The thing is, as any third-rate economist could tell you, this is pretty unusual, and this kind of return looked remarkably suspect.
Some of the smartest guys in the room tried warning us about what was coming, but just like nerdy Ghostbusters character Louis Tully, they wound up locked out of the party relegated to the corridor, ignored by everyone, and drowned out by the din of the magic money-printer going ‘brrrrr’.
In Mid 2020, Vitalik Buterin believed massive DeFi yields would be short lived, noting that protocols simply cannot inflate forever without devaluing their underlying assets, whilst Yieldfarming.info creator Weeb McGee went on the record as saying he believed yield farming to be “an unsustainable zero sum game”.
Galois Capital CEO Kevin Zhou was warning about Terra for months before it collapsed, saying that he expected it would “collapse on its own, but if someone attacks it, it will collapse faster”.
The fact is, DeFi’s uber-yield generating fallacy was a gigantic house of cards built on shifting sands, and all it took was one tiny wafer-thin mint too many to cause the engorged belly of DeFi’s Mr Creosote to finally burst.
Greed, it seems, isn’t always good!
Hack Attacks and Rug-Pulls
An increasing spate of increasingly sophisticated hack attacks didn’t help either, made worse by the fact that in some cases it seems, early warnings of vulnerabilities went unheeded.
For example in the case of Harmony, which saw its Horizon bridge hacked to the tune of $100M in ETH, BNB and BUSD on June 22, 2022, the most likely attack vector was foreshadowed by @apeDev almost 3 months prior, with the author predicting a 9-figure theft being possible (even likely) if the team didn’t do something about it. Which they didn’t, and then, of course, it actually happened.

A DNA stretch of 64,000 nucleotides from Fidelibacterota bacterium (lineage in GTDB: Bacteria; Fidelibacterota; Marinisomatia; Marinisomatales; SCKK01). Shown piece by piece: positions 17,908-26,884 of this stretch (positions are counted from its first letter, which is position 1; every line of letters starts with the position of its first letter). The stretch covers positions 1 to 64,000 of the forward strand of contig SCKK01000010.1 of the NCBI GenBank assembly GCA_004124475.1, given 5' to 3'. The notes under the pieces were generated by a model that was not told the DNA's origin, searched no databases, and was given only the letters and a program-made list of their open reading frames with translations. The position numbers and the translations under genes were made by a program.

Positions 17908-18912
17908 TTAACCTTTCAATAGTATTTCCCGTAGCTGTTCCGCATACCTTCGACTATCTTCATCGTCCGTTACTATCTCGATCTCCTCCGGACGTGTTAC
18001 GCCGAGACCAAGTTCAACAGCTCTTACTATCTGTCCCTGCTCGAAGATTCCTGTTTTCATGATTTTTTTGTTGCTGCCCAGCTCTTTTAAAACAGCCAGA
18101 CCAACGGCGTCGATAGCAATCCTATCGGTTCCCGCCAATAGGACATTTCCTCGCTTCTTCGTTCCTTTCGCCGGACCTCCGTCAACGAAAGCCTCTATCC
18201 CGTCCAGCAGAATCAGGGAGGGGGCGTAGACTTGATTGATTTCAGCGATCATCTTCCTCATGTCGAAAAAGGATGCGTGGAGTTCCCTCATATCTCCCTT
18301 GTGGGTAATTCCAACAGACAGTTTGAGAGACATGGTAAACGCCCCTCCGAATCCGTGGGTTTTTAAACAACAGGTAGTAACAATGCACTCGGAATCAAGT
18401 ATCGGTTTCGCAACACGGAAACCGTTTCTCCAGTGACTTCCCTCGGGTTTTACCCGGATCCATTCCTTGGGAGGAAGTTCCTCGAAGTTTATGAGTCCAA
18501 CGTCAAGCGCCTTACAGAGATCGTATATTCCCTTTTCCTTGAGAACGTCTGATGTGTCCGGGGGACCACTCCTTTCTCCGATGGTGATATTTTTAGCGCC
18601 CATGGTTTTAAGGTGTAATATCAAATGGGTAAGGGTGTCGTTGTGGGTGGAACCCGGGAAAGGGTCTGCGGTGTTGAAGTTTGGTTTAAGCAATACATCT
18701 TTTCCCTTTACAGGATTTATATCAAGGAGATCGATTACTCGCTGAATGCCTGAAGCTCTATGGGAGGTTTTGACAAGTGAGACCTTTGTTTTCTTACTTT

Probably the most surreal attack was against Ronin in March 2022, in which the team didn’t even notice over $624M had been drained from their bridge until almost a week later, and only then after a concerned user, who had been blocked from making a withdrawal, highlighted the missing treasury funds.
There were no shortage of Rug Pulls either, but that didn’t stop billions being dumped into such obvious scams such as the Squid Game coin, which saw the token named after (but in no way associated with) the cult Korean show run up to over $2800, only for its liquidity to be drained in ten minutes flat by the scammers who launched it.
Are we all the bad guys?
The result of many bad actors in the system saw billions of dollars in value literally vanish overnight (sometimes along with the perpetrators too).
Like a feeding frenzy of crypto-sharks, the inevitable outcome was a blood-red market, leaving many unsuspecting investors, most of whom were lured by self-styled crypto-influencers, utterly wiped out.
The sagely wisdom that says you should never “invest more than you’re prepared to lose” clearly went over many heads, with some betting everything, including pensions, their kids’ college funds, and in some cases even their homes, on the promise of life-changing returns.
Crypto Pragmatist Jack Niewold believes it ultimately comes down to us, all of us, to share some of the blame. Essentially, his thesis goes, we let it happen because we should have known better. To a degree, he’s right, and even your luddite forebears could have told you what would occur. Did your Grandpa tell you “if it’s too good to be true, you should pile your entire life savings into it”?
The noobs you can kind of forgive, but many of us who’d been in the game for years, those who spent many hours discussing the deep philosophies entrenched in blockchain technology, ruminating on how decentralised systems enabled a new age of libertarian value-exchange, free from the control of the notorious Central Banksters, where were we when the good times were rolling?